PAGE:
Society's News


BLS features in Bristol Post oldest thriving companies in Bristol

Excerpt from the article: How Bristol’s oldest companies are still thriving after more than 100 years in business They include the city’s last-surviving chocolate maker a wine merchant and a tannery. Why do some companies struggle to survive beyond a year while others flourish for hundreds? Although more than 90 per cent of small companies in Britain will survive one … more


The President’s Charity of the Year 2017/18

                      Please see Freewheelers Leaflet 2017 for the fabulous work these volunteer riders undertake to assist the NHS in moving vital supplies and equipment  around the county. Who knows which one of us or someone we know may have already benefited from their amazing work?


BLS Member discount offer on GCHQ certified Social Engineering Course – 8 August

Red Goat Cyber Security are offering Bristol Law Society members a 15% discount on their upcoming GCHQ certified Social Engineering course at Imperial College on the 8th of August. This interactive half-day cyber security course helps you identify and prevent social engineering attacks such as phishing and impersonation by placing you in the position of the hackers to enable you … more


LSB approves framework for SRA’s new admission requirements for solicitors


Press Release from LSB 27 March 2018

The Legal Services Board (LSB), in accordance with its statutory powers has approved the application of the Solicitors Regulation Authority (SRA) for amendments to its regulatory arrangements in respect of its authorisation of individuals. The approval is based on the statutory criteria set out in the Legal Services Act 2007.

This approval provides the framework upon which the SRA Board can seek to introduce new requirements for anyone wishing to qualify as a solicitor, including a requirement for individuals to pass a centralised assessment. It has been made following a thorough consideration of the application and the numerous submissions received in response to it including that of the Justice Select Committee.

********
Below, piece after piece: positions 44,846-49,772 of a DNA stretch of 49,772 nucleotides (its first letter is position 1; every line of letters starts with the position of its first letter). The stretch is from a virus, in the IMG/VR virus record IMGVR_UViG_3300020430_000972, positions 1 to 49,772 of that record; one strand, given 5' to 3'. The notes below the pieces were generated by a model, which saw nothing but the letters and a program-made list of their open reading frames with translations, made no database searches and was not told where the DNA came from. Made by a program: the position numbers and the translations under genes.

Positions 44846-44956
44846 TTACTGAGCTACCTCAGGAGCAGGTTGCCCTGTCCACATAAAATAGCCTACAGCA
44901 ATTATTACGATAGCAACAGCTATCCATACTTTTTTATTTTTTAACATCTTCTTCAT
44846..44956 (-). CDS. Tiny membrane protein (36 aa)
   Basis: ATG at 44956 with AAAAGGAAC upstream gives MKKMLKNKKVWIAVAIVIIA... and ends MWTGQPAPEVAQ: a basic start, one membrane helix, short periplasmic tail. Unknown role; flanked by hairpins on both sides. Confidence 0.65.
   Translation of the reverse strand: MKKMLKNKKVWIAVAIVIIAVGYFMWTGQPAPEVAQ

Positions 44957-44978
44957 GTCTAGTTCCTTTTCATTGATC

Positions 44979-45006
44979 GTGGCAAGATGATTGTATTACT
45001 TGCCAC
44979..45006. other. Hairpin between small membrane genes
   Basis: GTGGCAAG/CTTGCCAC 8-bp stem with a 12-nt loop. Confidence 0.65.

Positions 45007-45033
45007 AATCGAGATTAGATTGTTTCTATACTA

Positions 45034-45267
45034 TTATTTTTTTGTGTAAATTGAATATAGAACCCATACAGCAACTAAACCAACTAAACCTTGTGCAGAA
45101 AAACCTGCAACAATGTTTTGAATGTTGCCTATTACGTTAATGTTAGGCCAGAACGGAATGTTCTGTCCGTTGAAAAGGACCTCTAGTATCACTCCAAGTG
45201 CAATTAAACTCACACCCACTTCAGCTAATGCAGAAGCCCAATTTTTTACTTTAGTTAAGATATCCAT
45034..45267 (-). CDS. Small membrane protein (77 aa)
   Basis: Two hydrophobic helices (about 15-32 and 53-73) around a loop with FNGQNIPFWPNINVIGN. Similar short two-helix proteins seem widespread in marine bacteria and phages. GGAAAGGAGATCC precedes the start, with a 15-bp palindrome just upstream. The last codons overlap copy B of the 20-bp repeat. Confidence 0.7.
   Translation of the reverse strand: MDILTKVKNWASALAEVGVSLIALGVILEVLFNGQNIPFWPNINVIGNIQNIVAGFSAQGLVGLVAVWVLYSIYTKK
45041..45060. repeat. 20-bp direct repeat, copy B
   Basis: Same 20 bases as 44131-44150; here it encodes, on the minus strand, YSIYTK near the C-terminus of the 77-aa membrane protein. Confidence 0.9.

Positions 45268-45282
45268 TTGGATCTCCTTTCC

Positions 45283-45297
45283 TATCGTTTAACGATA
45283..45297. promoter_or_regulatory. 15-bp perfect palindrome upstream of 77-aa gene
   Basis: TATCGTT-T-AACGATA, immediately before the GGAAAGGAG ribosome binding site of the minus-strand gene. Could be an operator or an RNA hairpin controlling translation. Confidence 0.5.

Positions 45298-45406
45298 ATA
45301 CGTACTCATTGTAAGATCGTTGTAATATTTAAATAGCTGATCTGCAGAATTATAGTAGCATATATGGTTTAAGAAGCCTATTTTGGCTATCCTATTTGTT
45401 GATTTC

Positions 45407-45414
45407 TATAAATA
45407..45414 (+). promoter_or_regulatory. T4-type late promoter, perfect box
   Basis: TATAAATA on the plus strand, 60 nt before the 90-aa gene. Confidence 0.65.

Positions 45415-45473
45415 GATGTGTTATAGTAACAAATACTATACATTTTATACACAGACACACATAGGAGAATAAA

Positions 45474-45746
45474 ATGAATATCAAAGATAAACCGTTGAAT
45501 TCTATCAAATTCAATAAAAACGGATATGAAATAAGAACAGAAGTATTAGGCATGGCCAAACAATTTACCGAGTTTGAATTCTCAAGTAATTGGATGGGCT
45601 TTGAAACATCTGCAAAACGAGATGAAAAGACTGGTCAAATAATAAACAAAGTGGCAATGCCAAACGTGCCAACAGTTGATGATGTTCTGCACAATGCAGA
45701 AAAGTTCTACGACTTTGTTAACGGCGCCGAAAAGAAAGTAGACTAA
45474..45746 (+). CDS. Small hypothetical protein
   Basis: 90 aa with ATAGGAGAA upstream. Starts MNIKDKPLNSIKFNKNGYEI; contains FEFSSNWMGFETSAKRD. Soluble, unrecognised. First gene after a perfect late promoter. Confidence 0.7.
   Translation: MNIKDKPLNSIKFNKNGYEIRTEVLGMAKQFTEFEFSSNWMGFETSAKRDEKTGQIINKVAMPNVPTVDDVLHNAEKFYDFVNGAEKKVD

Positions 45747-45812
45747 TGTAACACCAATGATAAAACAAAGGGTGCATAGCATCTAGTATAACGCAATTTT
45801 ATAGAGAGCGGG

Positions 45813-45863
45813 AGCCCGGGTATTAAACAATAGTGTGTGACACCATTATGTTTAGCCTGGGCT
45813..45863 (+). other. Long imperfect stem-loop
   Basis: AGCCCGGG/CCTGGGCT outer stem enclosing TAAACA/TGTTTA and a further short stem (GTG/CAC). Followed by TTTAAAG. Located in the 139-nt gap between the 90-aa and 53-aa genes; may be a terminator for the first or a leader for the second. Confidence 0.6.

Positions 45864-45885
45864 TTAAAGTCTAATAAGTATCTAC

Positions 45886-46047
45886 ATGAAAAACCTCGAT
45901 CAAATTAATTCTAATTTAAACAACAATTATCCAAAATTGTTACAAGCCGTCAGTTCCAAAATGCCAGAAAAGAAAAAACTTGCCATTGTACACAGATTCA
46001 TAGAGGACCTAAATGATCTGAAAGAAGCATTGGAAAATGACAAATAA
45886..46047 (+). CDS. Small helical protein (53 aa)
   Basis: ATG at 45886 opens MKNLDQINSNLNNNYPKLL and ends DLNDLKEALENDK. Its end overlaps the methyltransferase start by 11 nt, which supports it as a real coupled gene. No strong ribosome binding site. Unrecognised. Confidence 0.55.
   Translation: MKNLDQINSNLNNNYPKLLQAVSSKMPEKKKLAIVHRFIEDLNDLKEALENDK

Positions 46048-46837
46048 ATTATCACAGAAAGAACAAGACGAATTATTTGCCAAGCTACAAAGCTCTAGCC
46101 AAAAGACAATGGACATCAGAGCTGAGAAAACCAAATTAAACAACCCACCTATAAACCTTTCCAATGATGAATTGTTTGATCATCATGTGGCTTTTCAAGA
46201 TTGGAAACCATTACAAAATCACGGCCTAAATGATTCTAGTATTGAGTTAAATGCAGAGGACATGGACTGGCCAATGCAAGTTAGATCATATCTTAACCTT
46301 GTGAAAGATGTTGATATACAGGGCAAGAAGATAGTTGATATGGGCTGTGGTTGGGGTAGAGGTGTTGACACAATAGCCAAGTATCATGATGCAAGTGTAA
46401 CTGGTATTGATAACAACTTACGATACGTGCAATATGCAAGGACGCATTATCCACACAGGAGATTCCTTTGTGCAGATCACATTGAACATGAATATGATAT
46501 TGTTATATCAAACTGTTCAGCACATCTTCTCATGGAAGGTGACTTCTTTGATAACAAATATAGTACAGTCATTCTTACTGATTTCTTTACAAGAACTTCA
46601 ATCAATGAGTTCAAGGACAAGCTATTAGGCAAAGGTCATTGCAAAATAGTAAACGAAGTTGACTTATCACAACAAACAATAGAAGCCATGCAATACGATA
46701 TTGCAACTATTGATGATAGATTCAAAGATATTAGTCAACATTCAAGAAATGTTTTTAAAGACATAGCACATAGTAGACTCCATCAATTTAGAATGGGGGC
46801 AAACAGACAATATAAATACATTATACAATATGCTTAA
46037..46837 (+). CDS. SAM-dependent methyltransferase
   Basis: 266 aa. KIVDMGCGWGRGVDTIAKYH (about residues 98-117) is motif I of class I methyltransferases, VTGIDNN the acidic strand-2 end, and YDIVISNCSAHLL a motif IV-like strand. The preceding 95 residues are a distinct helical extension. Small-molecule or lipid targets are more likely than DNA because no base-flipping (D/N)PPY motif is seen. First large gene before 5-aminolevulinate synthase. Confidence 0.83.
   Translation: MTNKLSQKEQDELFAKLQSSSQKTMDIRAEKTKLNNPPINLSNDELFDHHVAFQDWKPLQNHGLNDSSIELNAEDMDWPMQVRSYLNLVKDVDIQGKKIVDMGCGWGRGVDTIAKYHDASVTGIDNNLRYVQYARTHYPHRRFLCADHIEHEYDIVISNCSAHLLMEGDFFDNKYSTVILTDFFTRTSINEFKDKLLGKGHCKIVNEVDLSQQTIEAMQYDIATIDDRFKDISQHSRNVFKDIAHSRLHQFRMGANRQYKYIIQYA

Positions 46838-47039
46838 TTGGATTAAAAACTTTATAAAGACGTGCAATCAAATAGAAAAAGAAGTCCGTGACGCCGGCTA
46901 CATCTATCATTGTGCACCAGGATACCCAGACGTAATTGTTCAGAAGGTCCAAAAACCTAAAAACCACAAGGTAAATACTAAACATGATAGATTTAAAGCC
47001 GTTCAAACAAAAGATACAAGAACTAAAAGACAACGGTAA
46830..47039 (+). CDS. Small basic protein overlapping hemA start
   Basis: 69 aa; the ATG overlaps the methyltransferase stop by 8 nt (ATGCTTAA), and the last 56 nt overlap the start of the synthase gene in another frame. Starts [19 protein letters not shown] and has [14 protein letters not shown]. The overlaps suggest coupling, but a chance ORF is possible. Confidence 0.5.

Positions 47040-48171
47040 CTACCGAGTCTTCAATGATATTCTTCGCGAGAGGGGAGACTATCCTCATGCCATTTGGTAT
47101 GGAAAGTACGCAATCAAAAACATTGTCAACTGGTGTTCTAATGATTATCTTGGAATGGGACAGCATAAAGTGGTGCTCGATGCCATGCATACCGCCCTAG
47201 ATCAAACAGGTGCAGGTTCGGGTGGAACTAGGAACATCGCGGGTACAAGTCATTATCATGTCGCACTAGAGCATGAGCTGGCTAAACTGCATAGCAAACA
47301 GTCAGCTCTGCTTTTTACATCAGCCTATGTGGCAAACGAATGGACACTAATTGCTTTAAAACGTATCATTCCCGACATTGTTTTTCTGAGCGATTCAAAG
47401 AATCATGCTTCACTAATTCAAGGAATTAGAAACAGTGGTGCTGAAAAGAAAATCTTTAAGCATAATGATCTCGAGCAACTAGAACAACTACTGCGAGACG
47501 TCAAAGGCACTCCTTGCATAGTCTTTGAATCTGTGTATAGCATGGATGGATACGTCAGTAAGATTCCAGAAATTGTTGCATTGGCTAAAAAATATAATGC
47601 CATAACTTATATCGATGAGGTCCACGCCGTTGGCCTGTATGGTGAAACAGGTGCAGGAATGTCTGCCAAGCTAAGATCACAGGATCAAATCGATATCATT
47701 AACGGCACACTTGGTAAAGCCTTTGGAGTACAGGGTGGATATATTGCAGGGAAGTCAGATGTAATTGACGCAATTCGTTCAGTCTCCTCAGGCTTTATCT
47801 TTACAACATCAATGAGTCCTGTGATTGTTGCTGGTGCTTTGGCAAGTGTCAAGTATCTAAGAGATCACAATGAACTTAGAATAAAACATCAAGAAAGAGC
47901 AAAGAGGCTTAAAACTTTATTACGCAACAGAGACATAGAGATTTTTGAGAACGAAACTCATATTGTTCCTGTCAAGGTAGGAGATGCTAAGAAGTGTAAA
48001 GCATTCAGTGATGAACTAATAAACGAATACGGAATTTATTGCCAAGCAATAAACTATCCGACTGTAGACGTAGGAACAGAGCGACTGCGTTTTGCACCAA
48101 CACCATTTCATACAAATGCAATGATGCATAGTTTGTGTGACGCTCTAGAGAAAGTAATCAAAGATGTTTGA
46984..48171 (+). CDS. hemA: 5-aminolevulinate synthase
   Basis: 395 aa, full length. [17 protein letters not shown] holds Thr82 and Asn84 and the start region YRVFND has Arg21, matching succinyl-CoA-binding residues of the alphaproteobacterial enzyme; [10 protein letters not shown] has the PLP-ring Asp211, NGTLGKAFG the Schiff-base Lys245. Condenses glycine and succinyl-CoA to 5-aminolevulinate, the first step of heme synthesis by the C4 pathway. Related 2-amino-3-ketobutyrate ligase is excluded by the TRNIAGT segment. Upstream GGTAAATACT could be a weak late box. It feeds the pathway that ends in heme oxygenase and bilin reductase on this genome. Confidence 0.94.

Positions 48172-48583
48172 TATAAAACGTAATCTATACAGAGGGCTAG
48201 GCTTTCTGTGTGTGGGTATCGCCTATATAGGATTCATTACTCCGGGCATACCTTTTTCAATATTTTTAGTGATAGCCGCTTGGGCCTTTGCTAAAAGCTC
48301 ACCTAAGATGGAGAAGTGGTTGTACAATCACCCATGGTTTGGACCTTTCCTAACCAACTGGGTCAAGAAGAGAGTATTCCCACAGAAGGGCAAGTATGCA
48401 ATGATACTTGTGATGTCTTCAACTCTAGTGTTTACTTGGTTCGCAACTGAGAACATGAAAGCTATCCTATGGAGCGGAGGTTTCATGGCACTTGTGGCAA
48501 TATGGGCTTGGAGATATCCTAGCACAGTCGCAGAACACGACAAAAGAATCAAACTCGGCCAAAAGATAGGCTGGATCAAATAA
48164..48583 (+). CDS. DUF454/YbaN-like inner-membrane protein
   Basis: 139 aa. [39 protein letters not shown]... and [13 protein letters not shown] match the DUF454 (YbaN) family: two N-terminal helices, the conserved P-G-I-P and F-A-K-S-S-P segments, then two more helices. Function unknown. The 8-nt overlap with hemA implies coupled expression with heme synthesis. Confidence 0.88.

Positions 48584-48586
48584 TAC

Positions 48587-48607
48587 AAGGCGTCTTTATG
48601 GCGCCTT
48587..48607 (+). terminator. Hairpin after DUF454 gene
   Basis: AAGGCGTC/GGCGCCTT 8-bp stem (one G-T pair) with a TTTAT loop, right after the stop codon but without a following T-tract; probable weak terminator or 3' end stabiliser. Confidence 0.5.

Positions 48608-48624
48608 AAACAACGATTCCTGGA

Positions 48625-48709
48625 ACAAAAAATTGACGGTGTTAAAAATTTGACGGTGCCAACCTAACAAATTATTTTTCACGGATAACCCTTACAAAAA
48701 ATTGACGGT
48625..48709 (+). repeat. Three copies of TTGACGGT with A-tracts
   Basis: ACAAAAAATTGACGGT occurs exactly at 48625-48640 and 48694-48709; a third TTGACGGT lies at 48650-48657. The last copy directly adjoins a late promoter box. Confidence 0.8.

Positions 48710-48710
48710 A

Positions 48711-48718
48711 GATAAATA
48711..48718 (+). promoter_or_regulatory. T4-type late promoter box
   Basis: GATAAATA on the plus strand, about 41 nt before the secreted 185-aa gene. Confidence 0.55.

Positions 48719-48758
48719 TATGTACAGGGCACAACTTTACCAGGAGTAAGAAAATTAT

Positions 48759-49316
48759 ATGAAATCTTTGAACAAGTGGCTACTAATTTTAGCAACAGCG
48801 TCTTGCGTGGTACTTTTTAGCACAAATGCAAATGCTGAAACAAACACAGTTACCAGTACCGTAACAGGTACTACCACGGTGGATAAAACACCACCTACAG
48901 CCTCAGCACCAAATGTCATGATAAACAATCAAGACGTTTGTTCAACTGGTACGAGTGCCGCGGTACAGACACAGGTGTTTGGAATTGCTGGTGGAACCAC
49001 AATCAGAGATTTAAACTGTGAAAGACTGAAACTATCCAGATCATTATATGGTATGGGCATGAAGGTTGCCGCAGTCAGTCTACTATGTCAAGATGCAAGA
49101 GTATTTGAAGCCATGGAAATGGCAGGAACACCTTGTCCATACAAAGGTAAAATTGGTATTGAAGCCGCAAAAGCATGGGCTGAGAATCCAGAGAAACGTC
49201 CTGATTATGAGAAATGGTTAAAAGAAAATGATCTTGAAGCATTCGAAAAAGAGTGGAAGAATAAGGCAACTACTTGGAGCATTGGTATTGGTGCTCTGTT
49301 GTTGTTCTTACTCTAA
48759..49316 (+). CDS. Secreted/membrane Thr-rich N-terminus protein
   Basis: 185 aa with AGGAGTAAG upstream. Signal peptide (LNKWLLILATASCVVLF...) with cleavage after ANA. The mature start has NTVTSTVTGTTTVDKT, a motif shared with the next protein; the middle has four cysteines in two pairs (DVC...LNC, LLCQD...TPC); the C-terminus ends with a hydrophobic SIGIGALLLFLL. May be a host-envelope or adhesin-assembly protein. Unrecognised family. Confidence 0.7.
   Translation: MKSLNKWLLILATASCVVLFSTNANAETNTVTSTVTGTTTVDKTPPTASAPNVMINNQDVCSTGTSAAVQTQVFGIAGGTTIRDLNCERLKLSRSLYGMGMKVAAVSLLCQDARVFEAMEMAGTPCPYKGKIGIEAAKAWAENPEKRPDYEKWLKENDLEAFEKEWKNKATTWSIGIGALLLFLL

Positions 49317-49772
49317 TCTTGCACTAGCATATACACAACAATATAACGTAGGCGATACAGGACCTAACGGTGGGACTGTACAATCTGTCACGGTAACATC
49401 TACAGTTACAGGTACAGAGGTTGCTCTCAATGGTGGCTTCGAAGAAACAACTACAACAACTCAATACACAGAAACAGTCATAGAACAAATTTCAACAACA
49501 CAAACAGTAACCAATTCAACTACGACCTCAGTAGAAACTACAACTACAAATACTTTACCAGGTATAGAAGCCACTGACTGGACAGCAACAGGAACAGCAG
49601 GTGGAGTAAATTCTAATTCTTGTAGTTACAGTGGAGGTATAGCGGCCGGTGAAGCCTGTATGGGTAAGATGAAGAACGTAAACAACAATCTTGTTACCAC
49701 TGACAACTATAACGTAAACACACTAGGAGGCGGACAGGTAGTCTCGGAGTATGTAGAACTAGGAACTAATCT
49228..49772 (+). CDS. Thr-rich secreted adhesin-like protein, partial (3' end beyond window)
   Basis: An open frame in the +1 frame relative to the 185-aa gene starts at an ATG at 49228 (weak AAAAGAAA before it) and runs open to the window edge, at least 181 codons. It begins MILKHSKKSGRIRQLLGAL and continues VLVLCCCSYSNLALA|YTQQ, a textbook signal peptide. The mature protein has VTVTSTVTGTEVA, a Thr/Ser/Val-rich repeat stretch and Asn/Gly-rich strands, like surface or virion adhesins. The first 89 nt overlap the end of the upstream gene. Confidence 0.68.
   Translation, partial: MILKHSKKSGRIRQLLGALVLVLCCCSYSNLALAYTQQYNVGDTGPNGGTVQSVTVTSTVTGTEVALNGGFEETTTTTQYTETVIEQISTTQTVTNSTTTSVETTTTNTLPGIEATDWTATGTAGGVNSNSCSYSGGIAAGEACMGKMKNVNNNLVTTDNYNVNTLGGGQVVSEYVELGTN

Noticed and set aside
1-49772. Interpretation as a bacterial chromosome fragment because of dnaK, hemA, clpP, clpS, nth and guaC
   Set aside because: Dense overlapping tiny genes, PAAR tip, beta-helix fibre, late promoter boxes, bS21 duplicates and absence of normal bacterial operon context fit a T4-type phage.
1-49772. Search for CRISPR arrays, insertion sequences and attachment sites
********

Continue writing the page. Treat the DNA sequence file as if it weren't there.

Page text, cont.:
The introduction of the Solicitors Qualifying Exam (SQE) does not automatically follow from today’s approval. The SRA will have to submit and the LSB will have to approve further rules change applications. Approval of this application does not mean any further rule changes will be approved. This will be a new and separate assessment of the rules needed to bring the SQE into effect. The SRA expects to apply to the LSB in 2019 for approval of these further rules, which will contain detail on its proposals for implementing the SQE.

Legal Services Board Chief Executive, Neil Buckley said:

“We have today agreed the first stage of the SRA’s reforms to its qualification processes.
The changes that the SRA wishes to make are significant and stakeholders have identified a range of associated risks. We assessed the current approved application thoroughly with these risks in mind and concluded that there are no grounds for refusing this application.
The approval of this application on its own is not sufficient to allow the SQE to be implemented. The SRA will need to make and we will need to approve further rules changes to give effect to the requirement to pass a centralised exam. When considering these further rules and deciding whether to agree with them, the LSB will expect to see more detail from the SRA – particularly on how the SQE will operate, what it will cost and the likely diversity impacts.”